You have no saved items from this article

Project items include:
  • Saved book/article
  • Highlights
  • Quotes/citations
  • Notes
  • Bookmarks
Notes
Cite this article

Cited article

Style
Citations are available only to our active members.
Sign up now to cite pages or passages in MLA, APA and Chicago citation styles.

(Einhorn, 1992, p. 25)

(Einhorn 25)

1

1. Lois J. Einhorn, Abraham Lincoln, the Orator: Penetrating the Lincoln Legend (Westport, CT: Greenwood Press, 1992), 25, http://www.questia.com/read/27419298.

Cited article

Supercharging Loan Analysis
Settings

Settings

Typeface
Text size Smaller Larger Reset View mode
Search within

Search within this article

Look up

Look up a word

  • Dictionary
  • Thesaurus
Please submit a word or phrase above.
Print this page

Print this page

Why can't I print more than one page at a time?

Help
Full screen

matching results for page

    Questia reader help

    How to highlight and cite specific passages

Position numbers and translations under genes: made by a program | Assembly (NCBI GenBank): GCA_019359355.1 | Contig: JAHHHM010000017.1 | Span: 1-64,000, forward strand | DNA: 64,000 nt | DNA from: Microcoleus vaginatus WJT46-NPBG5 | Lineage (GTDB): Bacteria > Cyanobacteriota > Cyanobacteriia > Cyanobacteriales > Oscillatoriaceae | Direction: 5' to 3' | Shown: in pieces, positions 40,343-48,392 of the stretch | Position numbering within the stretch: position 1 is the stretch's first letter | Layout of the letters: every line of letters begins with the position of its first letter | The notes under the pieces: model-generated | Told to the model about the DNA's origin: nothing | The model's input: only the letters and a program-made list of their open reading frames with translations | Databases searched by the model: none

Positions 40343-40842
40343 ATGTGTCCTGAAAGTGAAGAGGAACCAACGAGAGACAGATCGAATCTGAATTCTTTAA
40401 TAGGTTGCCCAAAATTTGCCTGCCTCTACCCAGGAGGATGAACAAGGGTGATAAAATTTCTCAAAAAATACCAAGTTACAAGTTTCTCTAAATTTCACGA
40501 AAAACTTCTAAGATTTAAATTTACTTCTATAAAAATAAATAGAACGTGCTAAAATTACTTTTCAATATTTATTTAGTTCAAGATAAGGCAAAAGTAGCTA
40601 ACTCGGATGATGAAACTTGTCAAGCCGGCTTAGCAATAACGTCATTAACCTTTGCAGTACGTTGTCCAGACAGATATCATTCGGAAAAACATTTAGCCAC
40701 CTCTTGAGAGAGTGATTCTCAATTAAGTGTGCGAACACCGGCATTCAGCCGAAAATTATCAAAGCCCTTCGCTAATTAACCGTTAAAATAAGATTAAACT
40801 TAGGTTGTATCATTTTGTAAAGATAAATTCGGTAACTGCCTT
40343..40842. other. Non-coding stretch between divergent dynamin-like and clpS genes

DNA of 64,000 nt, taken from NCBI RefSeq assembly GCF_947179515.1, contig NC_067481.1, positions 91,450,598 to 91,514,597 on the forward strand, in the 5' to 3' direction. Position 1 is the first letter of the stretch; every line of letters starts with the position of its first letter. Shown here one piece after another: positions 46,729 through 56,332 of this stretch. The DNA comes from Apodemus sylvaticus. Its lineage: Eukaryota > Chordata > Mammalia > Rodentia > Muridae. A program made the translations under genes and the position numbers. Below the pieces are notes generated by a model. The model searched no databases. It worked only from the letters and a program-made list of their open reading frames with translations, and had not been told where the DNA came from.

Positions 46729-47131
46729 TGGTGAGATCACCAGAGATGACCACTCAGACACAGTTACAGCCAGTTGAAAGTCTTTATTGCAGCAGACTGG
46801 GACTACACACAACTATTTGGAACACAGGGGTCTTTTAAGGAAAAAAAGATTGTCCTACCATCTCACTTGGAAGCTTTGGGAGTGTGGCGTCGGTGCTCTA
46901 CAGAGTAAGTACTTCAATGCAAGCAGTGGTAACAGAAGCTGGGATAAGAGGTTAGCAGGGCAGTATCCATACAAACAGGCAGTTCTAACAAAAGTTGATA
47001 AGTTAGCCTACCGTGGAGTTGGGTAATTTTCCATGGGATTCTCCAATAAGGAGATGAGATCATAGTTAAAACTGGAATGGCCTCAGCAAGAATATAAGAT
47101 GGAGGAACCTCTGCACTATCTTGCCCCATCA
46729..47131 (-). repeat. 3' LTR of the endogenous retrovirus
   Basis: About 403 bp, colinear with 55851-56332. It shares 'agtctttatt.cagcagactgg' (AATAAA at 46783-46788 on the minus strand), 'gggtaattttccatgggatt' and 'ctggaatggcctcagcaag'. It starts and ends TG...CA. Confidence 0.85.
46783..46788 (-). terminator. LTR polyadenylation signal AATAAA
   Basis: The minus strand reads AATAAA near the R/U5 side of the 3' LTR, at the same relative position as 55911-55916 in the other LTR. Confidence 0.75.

1. Click or tap the first word you want to select.
    2. Click or tap the last word you want to select, and you’ll see everything in between get selected.
    3. You’ll then get a menu of options like creating a highlight or a citation from that passage of text.

    OK, got it!

    Cited passage

    Style
    Citations are available only to our active members.
    Sign up now to cite pages or passages in MLA, APA and Chicago citation styles.

    "Portraying himself as an honest, ordinary person helped Lincoln identify with his audiences." (Einhorn, 1992, p. 25).

    "Portraying himself as an honest, ordinary person helped Lincoln identify with his audiences." (Einhorn 25)

    "Portraying himself as an honest, ordinary person helped Lincoln identify with his audiences."1

    1. Lois J. Einhorn, Abraham Lincoln, the Orator: Penetrating the Lincoln Legend (Westport, CT: Greenwood Press, 1992), 25, http://www.questia.com/read/27419298.

    Cited passage

    Thanks for trying Questia!

    Please continue trying out our research tools, but please note, full functionality is available only to our active members.

    Your work will be lost once you leave this Web page.

    For full access in an ad-free environment, sign up now for a FREE, 1-day trial.

    Already a member? Log in now.